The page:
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Cognitive Limits and the Beginning of Life


  • Stefan Huster

    () (Ruhr-Universitaet Bochum)


The question which moral status the embryo has is of great practical significance because the possibility to justify a governmental prohibition of a set of important therapeutical and scientific measures depends on a special and therefore legal protectable status of the embryo. The identity argument which is often used in this context cannot constitute this status due to its mere epistemic character under the condition of the determinism.

Suggested Citation

  • Stefan Huster, 2009. "Cognitive Limits and the Beginning of Life," Rationality, Markets and Morals, Frankfurt School Verlag, Frankfurt School of Finance & Management, vol. 0(31), November.
  • Handle: RePEc:rmm:journl:v:0:y:2009:i:31

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    References listed on IDEAS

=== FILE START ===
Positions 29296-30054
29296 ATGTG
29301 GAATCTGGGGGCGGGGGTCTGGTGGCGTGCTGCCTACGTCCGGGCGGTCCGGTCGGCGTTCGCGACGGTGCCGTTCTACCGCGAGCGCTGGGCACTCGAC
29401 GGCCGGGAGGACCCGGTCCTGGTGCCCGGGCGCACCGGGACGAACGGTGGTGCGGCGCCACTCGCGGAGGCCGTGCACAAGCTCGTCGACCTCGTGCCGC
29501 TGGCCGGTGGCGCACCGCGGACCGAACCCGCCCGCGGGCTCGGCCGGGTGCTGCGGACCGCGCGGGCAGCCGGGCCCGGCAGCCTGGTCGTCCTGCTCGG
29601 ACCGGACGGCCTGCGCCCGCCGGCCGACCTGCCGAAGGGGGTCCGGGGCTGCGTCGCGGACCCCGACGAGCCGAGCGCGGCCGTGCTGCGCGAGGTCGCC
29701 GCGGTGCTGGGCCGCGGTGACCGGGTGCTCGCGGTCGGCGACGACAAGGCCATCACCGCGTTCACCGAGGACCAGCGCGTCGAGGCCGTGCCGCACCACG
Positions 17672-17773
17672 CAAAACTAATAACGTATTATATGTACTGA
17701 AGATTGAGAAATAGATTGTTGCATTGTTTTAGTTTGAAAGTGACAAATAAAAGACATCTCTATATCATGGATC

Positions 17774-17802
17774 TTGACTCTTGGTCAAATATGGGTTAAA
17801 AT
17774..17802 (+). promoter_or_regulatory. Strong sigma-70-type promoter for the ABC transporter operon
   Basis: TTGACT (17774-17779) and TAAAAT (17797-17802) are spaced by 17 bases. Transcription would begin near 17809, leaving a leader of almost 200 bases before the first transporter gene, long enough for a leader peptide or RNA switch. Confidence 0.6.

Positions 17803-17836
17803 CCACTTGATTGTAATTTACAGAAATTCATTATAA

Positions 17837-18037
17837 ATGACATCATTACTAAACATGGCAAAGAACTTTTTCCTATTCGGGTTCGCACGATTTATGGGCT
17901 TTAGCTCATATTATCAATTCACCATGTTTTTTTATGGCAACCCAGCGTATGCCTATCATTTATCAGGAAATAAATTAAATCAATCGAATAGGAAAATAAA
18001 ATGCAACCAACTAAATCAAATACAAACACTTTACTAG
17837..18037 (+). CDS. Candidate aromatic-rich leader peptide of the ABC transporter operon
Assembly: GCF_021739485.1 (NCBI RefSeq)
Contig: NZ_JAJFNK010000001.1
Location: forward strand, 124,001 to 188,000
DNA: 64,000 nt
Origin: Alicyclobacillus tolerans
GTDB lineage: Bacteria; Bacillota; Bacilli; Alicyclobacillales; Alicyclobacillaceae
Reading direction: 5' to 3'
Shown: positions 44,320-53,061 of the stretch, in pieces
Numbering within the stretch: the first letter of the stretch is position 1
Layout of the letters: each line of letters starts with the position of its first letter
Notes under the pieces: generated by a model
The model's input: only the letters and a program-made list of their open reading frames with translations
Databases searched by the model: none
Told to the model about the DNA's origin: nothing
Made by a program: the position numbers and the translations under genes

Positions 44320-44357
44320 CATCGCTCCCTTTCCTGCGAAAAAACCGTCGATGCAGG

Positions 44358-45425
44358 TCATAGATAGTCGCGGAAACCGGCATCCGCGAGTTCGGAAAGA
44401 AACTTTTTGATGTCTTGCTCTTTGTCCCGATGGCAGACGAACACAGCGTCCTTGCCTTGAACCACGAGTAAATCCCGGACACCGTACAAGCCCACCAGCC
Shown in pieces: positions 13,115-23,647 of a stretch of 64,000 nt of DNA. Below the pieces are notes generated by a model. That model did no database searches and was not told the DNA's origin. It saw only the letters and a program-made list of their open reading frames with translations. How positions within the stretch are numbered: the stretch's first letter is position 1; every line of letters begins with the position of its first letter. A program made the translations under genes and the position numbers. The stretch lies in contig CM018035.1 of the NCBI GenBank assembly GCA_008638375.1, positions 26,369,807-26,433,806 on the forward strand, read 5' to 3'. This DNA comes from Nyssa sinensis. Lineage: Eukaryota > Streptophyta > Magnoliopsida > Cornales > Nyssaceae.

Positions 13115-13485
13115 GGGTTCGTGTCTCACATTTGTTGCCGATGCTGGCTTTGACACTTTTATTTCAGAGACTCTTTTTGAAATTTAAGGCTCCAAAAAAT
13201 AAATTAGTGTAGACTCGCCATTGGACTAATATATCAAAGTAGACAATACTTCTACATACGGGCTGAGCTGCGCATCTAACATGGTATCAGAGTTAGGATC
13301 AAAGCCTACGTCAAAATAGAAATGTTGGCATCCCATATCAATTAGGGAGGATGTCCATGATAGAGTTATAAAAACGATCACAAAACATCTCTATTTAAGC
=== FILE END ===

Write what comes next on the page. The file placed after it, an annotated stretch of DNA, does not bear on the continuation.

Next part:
1. Johansson-Stenman, Olof & Martinsson, Peter, 2008. "Are some lives more valuable? An ethical preferences approach," Journal of Health Economics, Elsevier, vol. 27(3), pages 739-752, May.
    2. Paul Dolan & Rebecca Shaw & Aki Tsuchiya & Alan Williams, 2005. "QALY maximisation and people's preferences: a methodological review of the literature," Health Economics, John Wiley & Sons, Ltd., vol. 14(2), pages 197-208.
    3. Jose-Luis Pinto Prades, 1997. "Is the Person Trade-off a Valid Method for Allocating Health Care Resources?," Health Economics, John Wiley & Sons, Ltd., vol. 6(1), pages 71-81.
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    health ethics; embryo; identity argument;


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